Japan Geoscience Union Meeting 2016

Presentation information


Symbol S (Solid Earth Sciences) » S-EM Earth's Electromagnetism

[S-EM35] Electromagnetic Induction in the Earth and Planetary Interiors, and Tectono-Electromagnetism

Wed. May 25, 2016 5:15 PM - 6:30 PM Poster Hall (International Exhibition Hall HALL6)

Convener:*Masahiro Ichiki(Graduate School of Science, Tohoku University), Mitsuru Utsugi(Aso Volcanological Laboratory, Institute for Geothermal Sciences, Graduate School of Science, Kyoto University)

5:15 PM - 6:30 PM

[SEM35-P09] An attempt of a four-terminal measurement to the cylindrical-shape rock sample for the high-density resistivity imaging

*Takeshi Suzuki1, Ryokei Yoshimura2, Naoto Oshiman2 (1.Graduate School of Science, Kyoto University, 2.DPRI, Kyoto University)

Keywords:rock experiments, electrical resistivity, electrical measurements

Recently, electromagnetic surveys were carried out around several fields for imaging heterogeneities around seismogenic zones or volcanic activities (e.g., Yoshimura et al., 2009; Nurhasan et al., 2006; Aizawa et al., 2004). Obtained resistivity images are interpreted by using several mixing laws (e.g., Archie, 1942), relationship between the porosity of rock and its connectivity. However, applicability and scalability of such interpretations have not been clarified. Laboratory experiments are essential for getting detailed information about that.
In this study, we employ a rock samples such as used in compression tests. Several studies have reported about observations of a cluster of microcracks in rock samples (e.g., Kawakata et al., 1999). Accordingly, high-resolution resistivity imaging enables us to compare with distribution of microcracks in the rock sample in order to assess the applicability and scalability of mixing laws.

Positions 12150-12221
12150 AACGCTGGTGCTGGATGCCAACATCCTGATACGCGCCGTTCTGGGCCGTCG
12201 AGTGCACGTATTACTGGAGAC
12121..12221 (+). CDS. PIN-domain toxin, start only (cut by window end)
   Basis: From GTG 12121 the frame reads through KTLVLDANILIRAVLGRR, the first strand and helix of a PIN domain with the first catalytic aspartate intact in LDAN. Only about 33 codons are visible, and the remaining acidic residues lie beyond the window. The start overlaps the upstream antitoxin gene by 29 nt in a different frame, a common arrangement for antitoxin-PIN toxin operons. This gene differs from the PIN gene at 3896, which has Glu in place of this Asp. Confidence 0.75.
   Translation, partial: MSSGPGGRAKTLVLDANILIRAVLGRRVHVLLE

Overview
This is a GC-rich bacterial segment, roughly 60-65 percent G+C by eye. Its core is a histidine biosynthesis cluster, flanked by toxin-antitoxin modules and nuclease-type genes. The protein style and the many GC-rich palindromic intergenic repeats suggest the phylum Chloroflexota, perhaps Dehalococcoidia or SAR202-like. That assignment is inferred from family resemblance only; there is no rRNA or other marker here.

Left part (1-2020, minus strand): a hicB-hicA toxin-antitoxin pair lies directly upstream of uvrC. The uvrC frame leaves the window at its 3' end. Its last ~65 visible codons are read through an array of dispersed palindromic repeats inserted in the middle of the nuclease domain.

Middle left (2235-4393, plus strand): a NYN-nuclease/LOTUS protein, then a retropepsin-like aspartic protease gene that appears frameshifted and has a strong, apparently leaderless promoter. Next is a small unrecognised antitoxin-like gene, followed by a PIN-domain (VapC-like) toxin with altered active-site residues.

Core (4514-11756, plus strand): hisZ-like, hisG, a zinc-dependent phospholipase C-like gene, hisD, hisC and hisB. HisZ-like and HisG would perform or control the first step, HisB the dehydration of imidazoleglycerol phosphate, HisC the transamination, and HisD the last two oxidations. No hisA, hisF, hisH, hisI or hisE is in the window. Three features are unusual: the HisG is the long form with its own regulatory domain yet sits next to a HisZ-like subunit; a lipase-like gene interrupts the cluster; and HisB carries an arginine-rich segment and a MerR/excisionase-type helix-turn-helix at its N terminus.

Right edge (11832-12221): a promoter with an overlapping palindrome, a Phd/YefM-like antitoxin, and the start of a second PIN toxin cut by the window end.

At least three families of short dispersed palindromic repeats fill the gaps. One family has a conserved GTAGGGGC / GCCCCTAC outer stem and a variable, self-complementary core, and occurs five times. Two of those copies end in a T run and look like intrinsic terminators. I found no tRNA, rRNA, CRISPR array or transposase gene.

We have carried out feasibility studies by simulated experiments (using conductive plastic and conductive epoxy) as the first step of a laboratory experiment in the previous studies. As a result, we obtained an electric potential distribution on the surface of the sample, and succeeded to detect structure in the sample by measurements using a lot of electrodes. On the other hand, in rock experiments, electric potential distribution was not observed because a leakage current was caused by high contact resistance.
In the present work, the experimental approach was improved by a floating measurement so as to prevent a leakage current in rock experiments. Furthermore, we attempted a simple four-terminal measurement for the rock samples. As a consequence, a constant potential was observed at the surface of cylindrical-shape granite if we use 10mm×10mm square size electrodes.